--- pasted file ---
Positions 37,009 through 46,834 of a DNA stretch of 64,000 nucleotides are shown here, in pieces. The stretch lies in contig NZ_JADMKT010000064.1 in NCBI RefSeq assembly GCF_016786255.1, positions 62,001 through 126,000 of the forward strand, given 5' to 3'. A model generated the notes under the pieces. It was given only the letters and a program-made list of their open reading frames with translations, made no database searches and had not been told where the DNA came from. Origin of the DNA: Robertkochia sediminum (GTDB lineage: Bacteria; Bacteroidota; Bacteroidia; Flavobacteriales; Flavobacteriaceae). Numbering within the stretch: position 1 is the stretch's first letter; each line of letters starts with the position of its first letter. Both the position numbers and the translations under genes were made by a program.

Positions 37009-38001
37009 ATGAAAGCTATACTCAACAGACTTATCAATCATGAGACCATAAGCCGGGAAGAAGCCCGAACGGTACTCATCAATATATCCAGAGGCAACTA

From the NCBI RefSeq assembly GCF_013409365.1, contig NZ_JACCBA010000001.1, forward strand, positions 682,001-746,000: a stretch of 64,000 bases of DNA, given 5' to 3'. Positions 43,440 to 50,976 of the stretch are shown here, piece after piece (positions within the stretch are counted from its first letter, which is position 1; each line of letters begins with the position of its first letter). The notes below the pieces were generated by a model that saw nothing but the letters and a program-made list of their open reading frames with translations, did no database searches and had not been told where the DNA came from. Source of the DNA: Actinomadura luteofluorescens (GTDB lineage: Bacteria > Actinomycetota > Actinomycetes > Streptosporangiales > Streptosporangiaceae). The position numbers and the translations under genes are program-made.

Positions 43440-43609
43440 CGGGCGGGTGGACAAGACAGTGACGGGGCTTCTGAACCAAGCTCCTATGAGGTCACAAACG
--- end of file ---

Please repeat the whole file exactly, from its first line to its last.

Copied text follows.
Positions 37,009 through 46,834 of a DNA stretch of 64,000 nucleotides are shown here, in pieces. The stretch lies in contig NZ_JADMKT010000064.1 in NCBI RefSeq assembly GCF_016786255.1, positions 62,001 through 126,000 of the forward strand, given 5' to 3'. A model generated the notes under the pieces. It was given only the letters and a program-made list of their open reading frames with translations, made no database searches and had not been told where the DNA came from. Origin of the DNA: Robertkochia sediminum (GTDB lineage: Bacteria; Bacteroidota; Bacteroidia; Flavobacteriales; Flavobacteriaceae). Numbering within the stretch: position 1 is the stretch's first letter; each line of letters starts with the position of its first letter. Both the position numbers and the translations under genes were made by a program.

Positions 37009-38001
37009 ATGAAAGCTATACTCAACAGACTTATCAATCATGAGACCATAAGCCGGGAAGAAGCCCGAACGGTACTCATCAATATATCCAGAGGCAACTA

From the NCBI RefSeq assembly GCF_013409365.1, contig NZ_JACCBA010000001.1, forward strand, positions 682,001-746,000: a stretch of 64,000 bases of DNA, given 5' to 3'. Positions 43,440 to 50,976 of the stretch are shown here, piece after piece (positions within the stretch are counted from its first letter, which is position 1; each line of letters begins with the position of its first letter). The notes below the pieces were generated by a model that saw nothing but the letters and a program-made list of their open reading frames with translations, did no database searches and had not been told where the DNA came from. Source of the DNA: Actinomadura luteofluorescens (GTDB lineage: Bacteria > Actinomycetota > Actinomycetes > Streptosporangiales > Streptosporangiaceae). The position numbers and the translations under genes are program-made.

Positions 43440-43609
43440 CGGGCGGGTGGACAAGACAGTGACGGGGCTTCTGAACCAAGCTCCTATGAGGTCACAAACG